So near, yet so far: Tamil predicament in Sri Lanka

If the Sri Lankan Navy believes that it can create a Berlin Wall in the Palk Strait, it is living in a fool’s paradise.
So near, yet so far: Tamil predicament in Sri Lanka

Colombo Telegraph, the internet newspaper, dated April 26, 2022, had an absorbing article entitled ‘The New Tamil Refugees from the North-East to Tamil Nadu: New Bonds in Troubled Times’ authored by N Lohathayalan and S Ratnajeevan Hoole. As popular protests mount day by day against the fascist regime, the Tamils, who are the worst sufferers, are naturally trying to come to India as refugees. But the Sri Lankan Navy enters the scene; the escapees are detained in mid-sea, produced in a court of law, which imposes a fine on them; and then they are allowed to go home.

If the Sri Lankan Navy believes that it can create a Berlin Wall in the Palk Strait, it is living in a fool’s paradise. Like the famous Berlin Wall which collapsed in 1989, because of the abiding faith of the Germans in truth, freedom and unity, Sri Lankans even at grave risk and danger would come to India, their protector and saviour for nearly four decades.

In his book ‘Culture and Imperialism’, Edward Said has pointed out that it is one of the “unhappiest characteristics of our age to have produced more refugees, migrants, displaced persons and exiles than ever before in history”. The tragic predicament of the Tamils in Sri Lanka reminds me of what Prof. Valentine Daniel had written a few years ago. The refugee, as Daniel had written, “mistrusts and is mistrusted. In a profound sense, one becomes a refugee even before fleeing the society in which one lives.” To apply Daniel’s statement to contemporary Sri Lanka, sections of Tamils have already become refugees since they have lost trust in the society and in the government. It is only a question of time before they leave the shores of Sri Lanka.

The right to seek asylum is found in the Universal Declaration of Human Rights and the right to enjoy asylum is found in numerous international instruments. At the same time, states which try to persecute their citizens often try to prevent them from leaving their countries. They argue that they have the sovereign right to do so and the claims of the asylum seekers are unjustified. But the right to leave a persecuting state is central to international protection.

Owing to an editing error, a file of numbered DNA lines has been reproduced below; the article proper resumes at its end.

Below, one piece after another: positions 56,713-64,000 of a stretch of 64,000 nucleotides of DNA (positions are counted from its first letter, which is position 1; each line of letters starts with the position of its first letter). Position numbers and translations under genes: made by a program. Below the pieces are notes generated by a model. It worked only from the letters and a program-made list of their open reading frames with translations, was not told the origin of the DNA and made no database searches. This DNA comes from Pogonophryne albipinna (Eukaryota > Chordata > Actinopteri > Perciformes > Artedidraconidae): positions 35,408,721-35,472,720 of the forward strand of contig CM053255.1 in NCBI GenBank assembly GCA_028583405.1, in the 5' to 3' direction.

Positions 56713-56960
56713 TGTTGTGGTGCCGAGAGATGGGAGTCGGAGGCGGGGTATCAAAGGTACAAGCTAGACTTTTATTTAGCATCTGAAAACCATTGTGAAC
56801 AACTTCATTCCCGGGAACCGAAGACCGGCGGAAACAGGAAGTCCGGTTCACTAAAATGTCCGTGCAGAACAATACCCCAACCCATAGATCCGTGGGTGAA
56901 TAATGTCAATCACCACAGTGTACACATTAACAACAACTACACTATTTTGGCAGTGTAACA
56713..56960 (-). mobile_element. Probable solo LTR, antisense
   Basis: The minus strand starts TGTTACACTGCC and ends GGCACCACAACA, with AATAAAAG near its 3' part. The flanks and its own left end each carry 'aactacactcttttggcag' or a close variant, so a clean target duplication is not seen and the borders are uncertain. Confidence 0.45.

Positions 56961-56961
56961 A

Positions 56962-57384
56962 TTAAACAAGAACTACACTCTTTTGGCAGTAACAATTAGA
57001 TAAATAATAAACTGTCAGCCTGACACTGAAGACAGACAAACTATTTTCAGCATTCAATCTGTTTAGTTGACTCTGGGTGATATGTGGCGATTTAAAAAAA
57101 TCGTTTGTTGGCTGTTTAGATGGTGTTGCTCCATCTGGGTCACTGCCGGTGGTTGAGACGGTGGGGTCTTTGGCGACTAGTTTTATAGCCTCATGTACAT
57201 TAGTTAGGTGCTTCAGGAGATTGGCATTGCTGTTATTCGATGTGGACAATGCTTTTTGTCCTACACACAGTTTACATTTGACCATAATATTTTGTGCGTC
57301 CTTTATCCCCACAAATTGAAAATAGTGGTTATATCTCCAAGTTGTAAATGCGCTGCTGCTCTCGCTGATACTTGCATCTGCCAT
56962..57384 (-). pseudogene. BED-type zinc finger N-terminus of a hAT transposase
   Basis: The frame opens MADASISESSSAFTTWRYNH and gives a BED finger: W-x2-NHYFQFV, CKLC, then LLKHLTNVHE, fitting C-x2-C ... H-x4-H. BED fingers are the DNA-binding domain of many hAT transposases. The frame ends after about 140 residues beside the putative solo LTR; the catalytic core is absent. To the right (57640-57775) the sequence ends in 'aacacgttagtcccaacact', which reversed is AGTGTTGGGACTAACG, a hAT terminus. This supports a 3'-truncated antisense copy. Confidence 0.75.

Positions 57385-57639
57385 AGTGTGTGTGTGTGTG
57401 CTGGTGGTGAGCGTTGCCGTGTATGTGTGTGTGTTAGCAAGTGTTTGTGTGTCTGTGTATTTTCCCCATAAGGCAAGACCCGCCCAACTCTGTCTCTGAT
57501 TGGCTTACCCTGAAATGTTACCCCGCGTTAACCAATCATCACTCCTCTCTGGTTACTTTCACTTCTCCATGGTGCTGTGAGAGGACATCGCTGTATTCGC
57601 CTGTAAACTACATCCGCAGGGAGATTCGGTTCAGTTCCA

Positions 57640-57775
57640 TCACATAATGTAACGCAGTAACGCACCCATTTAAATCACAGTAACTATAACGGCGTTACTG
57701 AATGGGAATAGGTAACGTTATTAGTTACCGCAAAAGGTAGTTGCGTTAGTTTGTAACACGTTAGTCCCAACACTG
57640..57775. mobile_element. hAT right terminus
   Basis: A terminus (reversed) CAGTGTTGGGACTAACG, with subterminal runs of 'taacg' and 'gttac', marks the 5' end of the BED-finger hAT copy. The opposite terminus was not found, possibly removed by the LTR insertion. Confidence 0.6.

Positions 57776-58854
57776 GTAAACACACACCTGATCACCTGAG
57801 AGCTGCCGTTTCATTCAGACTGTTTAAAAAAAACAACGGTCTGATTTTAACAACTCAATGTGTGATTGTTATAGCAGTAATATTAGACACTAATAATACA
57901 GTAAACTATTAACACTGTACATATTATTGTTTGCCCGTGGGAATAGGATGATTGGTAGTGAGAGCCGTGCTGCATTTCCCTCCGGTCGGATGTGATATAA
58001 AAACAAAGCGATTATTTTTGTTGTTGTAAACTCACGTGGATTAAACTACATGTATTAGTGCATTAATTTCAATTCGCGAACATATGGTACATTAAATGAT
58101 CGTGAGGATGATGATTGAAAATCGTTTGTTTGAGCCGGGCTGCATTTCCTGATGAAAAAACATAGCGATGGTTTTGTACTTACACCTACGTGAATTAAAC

One tragic irony of the present situation should be highlighted. The naval action of detaining those who want to come to India should have received international condemnation. The UNHCR should have taken the lead, but so far, its policy can be explained as sphinx-like silence. The UNHCR proudly proclaims “we protect people forced to flee their homes”, but the proclamation is not matched by action on the ground.

In Sri Lanka, the UNHCR involvement dates back to 1987, when the government requested its assistance in the repatriation of refugees from Tamil Nadu. In 1990, it was asked to expand activities and care for the internally displaced people. In 2003, the UNHCR assisted the hill country Tamils to get Sri Lankan citizenship, while continuing its assistance to the Tamils who had migrated to the North and were kept at the relief camps in Vavuniya. When Tsunami hit Sri Lanka, the UNHCR rendered commendable assistance to the affected people. The UNHCR works in collaboration with the Chennai office and helps those who have been voluntarily repatriated.